Biology of Tortoiseshell Beetle (Aspidomorpha miliaris Fabr.) on Sweetpotato (Ipomoea batatas Lam) and Its Relatives as Affected by Hosts’ Nutritional Profile

Erlinda A. Vasquez, Luz G. Asio, Dilberto O. Ferraren and Resa M. Dacera


Several insect pests attack the foliage of sweetpotato at different stages of crop growth which contribute to yield reduction. Weeds belonging to the same genera as the main host can act as alternate hosts of insect pests. The study evaluated the biology of tortoiseshell beetle in the laboratory at an ambient temperature of 27-30oC and 85-90% RH on sweetpotato (Ipomoea batatas) as main host and four other Ipomoea species: three-lobe morning glory (I. triloba), beach morning glory (Ipes-caprae), swamp morning glory (I. aquatica), and five-finger morning glory (I. pentaphylla Syn. I. cairica) as alternate hosts. The beetle underwent four developmental stages – egg, larva, pupa, and adult. It completed its development within 4-6 weeks from egg-laying to adult emergence of 26-40 days, an average of 27.55 to 39.01 days. The total development period of male and female A. miliaris on I. batatas, I. triloba, I. pes-caprae, I. aquatica, and I. pentaphylla were 27.55 and 30.72, 27.52 and 30.49, 29.94 and 35.06, 33.25 and 38.11, and 33.70 and 39.01 days, respectively. Adult longevity of males and females was longer on I. batatas and I. triloba, followed by I. aquatica), I. pentaphylla, and lastly, I. pes-caprae. The highest number of eggs laid was recorded in I. batatas (202.7), followed by I. triloba (173.2), I. pes-caprae (76.0), I. aquatica (71.7), and I. pentaphylla (59.7). The highest egg viability of more than 90% was recorded in I. batatas and I. triloba. Mortality occurred towards the later part of larval development, with the lowest mortality of 8.33% in I. batatas.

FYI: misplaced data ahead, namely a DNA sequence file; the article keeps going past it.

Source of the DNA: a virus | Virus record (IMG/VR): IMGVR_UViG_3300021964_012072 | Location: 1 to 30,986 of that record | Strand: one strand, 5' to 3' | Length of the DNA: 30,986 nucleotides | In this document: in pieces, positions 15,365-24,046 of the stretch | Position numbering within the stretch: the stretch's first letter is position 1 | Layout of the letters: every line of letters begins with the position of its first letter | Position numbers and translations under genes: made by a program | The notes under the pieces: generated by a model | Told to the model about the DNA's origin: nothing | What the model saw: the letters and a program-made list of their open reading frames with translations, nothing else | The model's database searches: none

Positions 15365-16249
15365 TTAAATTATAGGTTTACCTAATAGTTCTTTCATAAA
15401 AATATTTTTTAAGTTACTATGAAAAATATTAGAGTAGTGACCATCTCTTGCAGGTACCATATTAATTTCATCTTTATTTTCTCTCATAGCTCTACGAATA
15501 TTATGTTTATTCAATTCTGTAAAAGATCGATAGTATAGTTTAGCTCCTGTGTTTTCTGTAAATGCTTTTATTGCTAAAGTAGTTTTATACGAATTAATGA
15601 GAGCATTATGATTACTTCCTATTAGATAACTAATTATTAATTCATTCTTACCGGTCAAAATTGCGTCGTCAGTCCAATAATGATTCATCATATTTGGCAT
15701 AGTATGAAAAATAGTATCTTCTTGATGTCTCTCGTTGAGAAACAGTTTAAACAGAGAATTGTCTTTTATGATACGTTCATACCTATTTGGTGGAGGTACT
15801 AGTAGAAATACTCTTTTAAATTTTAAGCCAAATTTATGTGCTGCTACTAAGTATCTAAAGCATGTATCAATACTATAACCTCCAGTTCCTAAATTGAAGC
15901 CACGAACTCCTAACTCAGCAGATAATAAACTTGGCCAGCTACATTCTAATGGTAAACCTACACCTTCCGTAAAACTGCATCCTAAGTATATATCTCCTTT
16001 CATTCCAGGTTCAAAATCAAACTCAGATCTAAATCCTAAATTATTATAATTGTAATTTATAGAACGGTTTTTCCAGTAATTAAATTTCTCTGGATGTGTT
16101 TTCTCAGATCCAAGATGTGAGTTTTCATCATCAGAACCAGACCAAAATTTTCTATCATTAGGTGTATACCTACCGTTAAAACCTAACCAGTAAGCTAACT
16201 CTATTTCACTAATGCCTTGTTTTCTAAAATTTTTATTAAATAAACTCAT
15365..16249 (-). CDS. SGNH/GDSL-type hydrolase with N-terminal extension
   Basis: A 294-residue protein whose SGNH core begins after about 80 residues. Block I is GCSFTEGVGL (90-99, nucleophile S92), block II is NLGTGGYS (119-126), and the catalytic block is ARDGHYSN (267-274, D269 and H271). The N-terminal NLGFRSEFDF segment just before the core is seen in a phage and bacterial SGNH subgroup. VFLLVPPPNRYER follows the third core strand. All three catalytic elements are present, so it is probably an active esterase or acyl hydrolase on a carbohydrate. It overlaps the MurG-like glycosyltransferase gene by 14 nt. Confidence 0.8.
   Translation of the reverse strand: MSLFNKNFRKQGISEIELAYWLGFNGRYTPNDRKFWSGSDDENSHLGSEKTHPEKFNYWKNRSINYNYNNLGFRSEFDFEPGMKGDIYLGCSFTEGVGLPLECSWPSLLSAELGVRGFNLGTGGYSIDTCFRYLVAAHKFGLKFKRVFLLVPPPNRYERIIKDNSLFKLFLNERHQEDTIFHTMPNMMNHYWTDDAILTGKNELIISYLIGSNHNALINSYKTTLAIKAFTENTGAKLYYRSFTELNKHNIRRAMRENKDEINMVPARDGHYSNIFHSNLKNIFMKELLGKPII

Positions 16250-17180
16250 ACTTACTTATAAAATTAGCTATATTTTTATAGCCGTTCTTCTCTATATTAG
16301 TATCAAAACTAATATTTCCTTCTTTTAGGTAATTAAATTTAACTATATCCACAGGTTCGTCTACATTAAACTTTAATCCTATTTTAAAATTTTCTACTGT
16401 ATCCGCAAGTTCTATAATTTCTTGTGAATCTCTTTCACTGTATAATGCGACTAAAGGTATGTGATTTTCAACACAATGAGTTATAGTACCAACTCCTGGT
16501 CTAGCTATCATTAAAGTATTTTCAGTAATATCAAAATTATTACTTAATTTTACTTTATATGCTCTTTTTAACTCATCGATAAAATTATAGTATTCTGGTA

The host plants ‘ high protein, N, P, and K contents influenced the shorter life cycle, higher reproductive rate, high percentage egg hatchability, lower mortality, and longer life span. Increased mortality and abnormal wet frass in I. pes-caprae could be accounted for by exceptionally high sugar content in the leaves and secondary metabolites present, especially in other host plants that may have insecticidal activity. Since A. miliaris was also able to complete its life cycle and reproduce on the four weed species, the insect continues to survive without sweetpotato. Any management strategy for this insect by destroying the Ipomoea weed hosts eliminates other sources of infestation in the field.

Keywords: Tortoiseshell beetle, Aspidimorpha miliaris, host suitability, Ipomoea species, host nutrient contents

Annals of Tropical Research 43(2):102-119(2021)
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